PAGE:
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Early, Mid- and Late-Season Potatoes

Survey the incredible variety of spuds available for growing.
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Tuber Diversity

Who doesn't love potatoes? They taste even better when you grow your own and the choices available for gardeners today extend far beyond the traditional Idaho potato to such exotic types as 'Cranberry Red' potatoes (a mid-season variety) which actually have pastel pink flesh. Renee Shepherd of Renee's Gardens says, "Potatoes are not hard to grow. If you plant them in the right season, they don't need a lot of care and they are very rewarding because you can get so many great tasting varieties."

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Photo: Emily Fazio

General Ground Rules

Planting season for seed potatoes is in the spring, several weeks before the last estimated frost date. They need a sunny, weed free area where the ground is workable and not soggy. Plant them in straight rows of shallow trenches which are 24 to 36 inches apart.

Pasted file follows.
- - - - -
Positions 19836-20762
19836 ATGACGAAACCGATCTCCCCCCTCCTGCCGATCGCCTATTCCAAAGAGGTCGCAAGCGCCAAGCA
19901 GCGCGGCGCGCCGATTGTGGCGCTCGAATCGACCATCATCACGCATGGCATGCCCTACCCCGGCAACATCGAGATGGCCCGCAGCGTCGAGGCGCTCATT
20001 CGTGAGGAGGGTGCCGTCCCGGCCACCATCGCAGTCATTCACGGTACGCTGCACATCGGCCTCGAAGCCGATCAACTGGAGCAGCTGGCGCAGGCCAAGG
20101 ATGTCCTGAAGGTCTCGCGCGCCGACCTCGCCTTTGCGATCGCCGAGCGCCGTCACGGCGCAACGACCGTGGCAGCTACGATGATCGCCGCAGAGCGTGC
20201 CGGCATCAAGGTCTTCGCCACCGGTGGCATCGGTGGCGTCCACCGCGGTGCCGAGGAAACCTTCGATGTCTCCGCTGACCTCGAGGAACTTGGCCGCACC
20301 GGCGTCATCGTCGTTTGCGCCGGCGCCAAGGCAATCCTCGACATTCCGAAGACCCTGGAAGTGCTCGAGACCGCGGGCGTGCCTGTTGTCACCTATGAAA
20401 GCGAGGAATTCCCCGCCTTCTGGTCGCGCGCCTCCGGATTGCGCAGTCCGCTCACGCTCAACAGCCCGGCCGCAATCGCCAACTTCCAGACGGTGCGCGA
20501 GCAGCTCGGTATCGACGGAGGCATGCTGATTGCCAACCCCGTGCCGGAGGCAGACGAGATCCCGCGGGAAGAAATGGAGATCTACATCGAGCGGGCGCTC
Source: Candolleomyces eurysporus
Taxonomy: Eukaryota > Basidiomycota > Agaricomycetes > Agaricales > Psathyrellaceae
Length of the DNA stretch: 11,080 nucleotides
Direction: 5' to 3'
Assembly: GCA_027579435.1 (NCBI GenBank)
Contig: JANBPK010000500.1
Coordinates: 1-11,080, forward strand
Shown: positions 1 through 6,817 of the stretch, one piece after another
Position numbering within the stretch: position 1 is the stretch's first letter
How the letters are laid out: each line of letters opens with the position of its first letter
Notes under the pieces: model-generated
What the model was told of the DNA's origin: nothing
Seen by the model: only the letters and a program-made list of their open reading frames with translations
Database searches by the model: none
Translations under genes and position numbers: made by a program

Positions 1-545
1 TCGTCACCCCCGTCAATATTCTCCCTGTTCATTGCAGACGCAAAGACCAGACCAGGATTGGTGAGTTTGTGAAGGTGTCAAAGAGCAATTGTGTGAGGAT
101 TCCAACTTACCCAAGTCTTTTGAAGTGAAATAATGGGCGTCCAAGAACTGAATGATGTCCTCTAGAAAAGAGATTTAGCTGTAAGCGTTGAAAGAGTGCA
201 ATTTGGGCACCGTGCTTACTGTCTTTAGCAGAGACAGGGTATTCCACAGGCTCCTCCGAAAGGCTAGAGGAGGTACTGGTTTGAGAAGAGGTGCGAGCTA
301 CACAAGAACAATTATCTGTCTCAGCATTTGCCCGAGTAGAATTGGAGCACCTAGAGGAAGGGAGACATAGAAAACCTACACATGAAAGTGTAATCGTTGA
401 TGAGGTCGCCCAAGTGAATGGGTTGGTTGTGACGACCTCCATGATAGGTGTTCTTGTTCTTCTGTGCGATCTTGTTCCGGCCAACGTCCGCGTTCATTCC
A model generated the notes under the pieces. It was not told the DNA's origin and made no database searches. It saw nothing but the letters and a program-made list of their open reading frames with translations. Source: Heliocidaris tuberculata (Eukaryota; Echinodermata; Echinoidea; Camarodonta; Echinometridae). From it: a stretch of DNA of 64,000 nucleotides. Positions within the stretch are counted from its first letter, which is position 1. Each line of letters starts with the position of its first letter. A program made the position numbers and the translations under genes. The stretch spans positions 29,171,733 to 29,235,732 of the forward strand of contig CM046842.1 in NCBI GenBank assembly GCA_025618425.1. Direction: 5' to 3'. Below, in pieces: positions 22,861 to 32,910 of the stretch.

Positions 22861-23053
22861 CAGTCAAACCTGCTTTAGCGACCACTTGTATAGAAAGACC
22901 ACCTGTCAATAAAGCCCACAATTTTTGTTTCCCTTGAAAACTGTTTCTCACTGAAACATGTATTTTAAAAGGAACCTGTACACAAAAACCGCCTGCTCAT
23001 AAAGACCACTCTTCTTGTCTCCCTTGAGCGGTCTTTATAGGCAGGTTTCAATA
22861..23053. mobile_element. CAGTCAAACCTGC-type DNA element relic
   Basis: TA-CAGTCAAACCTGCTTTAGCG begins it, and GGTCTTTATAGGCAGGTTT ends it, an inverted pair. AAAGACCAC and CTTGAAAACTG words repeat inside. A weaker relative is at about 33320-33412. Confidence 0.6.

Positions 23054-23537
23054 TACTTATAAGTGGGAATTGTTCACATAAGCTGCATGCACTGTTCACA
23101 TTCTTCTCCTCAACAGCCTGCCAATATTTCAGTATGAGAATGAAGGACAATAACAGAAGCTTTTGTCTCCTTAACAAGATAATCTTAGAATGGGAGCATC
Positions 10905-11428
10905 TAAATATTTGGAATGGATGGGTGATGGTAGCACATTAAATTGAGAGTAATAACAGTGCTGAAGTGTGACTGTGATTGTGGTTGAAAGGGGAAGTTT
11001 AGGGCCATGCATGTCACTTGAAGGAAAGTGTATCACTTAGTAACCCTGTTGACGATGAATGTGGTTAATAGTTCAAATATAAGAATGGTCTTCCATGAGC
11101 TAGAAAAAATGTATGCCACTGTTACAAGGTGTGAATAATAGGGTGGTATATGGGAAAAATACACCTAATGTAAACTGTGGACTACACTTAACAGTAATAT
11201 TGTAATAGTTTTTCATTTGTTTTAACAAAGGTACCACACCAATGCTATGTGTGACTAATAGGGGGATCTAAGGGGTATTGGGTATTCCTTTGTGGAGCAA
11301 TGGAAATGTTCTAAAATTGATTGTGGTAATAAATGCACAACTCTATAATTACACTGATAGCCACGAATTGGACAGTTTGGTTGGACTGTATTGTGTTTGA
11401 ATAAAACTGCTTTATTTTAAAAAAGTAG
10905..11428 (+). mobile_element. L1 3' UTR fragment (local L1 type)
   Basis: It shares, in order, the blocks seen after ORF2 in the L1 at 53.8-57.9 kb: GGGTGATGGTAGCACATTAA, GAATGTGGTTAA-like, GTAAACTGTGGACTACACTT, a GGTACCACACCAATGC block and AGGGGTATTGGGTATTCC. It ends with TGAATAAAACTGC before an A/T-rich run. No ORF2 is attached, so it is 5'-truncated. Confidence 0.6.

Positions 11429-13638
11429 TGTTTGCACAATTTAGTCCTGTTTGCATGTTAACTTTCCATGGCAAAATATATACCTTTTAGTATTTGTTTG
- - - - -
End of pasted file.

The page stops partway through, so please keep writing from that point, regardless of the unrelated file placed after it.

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Seasonal Terminology

There are seasonal classifications for all potatoes: early, mid and late; this refers to when the potatoes are harvested, not when they are planted. In general, early potatoes like 'Accent' could take from 60-80 days to harvest; mid-season potatoes might range between 80-95 days and late potatoes fall approximately between 95 to 130 days. But there are always exceptions to the rule such as a mid to late season potato like the 'Russet Burbank' (95 to 110 days).

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Photo: Image courtesy of Filaree Garlic Farm/Phoebe Webb Photography

Potato Wall Art

The best way to get high quality potatoes for planting is to order organic seed potatoes (pictured) from a specialty grower. "Potatoes are vegetatively propagated," says Phoebe Webb (assistant manager of Filaree Garlic Farm), "which means that the body of the vegetable is what grows a new plant with a new vegetable on it. What you'll receive are full potatoes that you can plant whole or you can cut them up. Just make sure each piece has two eyes on it."

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